In an editorial dated 29 March 1931, Periyar criticised Mahatma Gandhi for Bhagat Singh's death. He wrote, There is no one. There is none. Besides, we now see several people known as patriots and national heroes scolding Mr. Gandhi for the happening of this event; the Madras government of the British Raj banned the magazine at several occasions for various reasons including sedition and for propagating communism. In 1935, the Tamil version of Why I am an Atheist was banned, translator P. Jeevanandham and publisher E. V. Krishnasamy were arrested. In 2010, works from between 1925 and 1938 were reproduced and published as books

Carl Cranke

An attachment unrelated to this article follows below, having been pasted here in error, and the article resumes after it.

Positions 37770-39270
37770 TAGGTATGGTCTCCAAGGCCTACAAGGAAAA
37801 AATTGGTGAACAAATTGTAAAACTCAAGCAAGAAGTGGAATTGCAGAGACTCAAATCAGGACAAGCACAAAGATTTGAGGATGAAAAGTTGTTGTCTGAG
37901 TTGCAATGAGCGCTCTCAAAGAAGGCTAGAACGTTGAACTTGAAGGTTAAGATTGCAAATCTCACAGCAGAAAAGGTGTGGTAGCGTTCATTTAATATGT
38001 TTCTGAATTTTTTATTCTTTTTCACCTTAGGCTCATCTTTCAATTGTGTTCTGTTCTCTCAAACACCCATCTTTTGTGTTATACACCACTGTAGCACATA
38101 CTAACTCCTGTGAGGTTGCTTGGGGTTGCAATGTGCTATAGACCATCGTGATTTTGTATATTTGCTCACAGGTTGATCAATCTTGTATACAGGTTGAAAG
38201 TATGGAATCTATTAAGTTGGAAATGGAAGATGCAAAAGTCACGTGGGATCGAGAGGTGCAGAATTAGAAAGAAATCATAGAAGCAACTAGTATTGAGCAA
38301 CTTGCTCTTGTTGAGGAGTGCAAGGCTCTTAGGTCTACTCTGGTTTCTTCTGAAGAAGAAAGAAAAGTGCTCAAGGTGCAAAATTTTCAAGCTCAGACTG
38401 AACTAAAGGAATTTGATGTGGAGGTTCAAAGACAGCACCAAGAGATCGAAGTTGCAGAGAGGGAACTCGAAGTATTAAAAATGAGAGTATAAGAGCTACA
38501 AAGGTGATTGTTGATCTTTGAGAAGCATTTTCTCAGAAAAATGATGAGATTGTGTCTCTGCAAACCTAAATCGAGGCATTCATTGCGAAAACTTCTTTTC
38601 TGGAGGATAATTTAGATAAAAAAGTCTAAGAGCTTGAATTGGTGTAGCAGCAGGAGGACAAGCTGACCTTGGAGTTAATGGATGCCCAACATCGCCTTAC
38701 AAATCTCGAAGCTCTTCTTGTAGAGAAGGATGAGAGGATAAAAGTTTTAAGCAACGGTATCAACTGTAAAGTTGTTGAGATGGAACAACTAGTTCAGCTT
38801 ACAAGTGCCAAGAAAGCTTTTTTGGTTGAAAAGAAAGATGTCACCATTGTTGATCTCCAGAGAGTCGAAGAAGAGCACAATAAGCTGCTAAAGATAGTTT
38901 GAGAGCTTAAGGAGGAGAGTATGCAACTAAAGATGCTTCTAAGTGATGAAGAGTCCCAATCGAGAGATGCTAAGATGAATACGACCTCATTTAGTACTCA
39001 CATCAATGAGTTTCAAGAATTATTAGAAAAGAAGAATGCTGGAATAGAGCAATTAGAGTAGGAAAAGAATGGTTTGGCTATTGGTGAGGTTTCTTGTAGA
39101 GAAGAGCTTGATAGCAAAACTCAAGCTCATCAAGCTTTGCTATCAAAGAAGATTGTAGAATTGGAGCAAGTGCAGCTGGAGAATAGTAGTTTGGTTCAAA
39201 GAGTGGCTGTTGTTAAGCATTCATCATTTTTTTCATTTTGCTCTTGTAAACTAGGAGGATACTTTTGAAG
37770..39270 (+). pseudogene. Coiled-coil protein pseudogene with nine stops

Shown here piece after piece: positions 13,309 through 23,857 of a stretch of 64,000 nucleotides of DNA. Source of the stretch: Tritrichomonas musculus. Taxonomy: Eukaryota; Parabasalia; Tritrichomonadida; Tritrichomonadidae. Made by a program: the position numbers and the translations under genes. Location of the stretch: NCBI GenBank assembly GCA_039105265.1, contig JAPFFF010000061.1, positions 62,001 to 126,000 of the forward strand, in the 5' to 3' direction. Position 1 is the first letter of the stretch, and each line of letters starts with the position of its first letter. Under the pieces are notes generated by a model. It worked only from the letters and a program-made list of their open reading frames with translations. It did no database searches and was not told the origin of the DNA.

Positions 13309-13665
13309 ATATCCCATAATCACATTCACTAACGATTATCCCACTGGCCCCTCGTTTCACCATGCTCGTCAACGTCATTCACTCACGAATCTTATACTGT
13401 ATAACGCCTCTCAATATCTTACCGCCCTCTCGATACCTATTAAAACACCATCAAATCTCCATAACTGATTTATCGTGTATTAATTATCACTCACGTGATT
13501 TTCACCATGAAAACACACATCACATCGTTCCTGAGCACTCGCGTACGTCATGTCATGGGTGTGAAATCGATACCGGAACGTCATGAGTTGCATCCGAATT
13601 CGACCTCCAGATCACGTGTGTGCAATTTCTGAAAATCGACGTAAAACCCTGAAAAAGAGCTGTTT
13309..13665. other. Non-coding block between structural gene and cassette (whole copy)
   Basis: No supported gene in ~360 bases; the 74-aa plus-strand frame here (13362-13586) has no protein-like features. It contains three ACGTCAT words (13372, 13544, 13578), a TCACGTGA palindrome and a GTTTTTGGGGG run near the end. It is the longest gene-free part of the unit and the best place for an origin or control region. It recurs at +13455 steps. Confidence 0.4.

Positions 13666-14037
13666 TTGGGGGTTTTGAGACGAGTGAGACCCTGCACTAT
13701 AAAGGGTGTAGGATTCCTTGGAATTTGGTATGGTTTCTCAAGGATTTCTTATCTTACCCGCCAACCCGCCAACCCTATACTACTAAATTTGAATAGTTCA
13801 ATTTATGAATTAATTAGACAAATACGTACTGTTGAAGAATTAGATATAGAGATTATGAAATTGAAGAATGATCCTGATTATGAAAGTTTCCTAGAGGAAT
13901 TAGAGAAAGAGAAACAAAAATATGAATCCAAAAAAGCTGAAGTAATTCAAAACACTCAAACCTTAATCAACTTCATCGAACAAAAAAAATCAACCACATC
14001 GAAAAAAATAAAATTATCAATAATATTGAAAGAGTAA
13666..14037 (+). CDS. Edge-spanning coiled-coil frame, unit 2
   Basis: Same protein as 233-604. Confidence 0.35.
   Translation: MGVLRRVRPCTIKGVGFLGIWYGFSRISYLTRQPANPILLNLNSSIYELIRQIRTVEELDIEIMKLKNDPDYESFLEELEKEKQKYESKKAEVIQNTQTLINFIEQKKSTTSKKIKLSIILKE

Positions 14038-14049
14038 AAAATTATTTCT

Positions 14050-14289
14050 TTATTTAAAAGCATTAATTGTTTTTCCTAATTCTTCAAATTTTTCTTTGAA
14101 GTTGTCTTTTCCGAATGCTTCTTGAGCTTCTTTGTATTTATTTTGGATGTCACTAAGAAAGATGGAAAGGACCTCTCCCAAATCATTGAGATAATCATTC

Carl Cranke is an American former motorcycle enduro competitor. He represented the United States in 10 International Six Days Trial in the 1970s, he earned two silver medals in ISDT competition. Cranke was notable for his tuning abilities with two-stroke engines and was credited with helping develop Penton motorcycles, he was inducted into the AMA Motorcycle Hall of Fame in 2000. Cranke grew up in Northern California, near Sacramento where he attended Bella Vista High School in Fair Oaks, California, he began racing a 50cc Suzuki in local dirt track races with sponsorship from a local motorcycle shop when he was 16 years old. He began racing in scrambles racing, the forerunner to the sport of motocross. Cranke became a professional dirt track racer when he turned 18, competing against future dirt track national champions Mert Lawwill and Dick Mann. In 1968, he was the top ranked novice dirt track racer in the nation; when dirt track racing became too expensive for him, Cranke began competing in Hare scrambles and Hare and Hound races.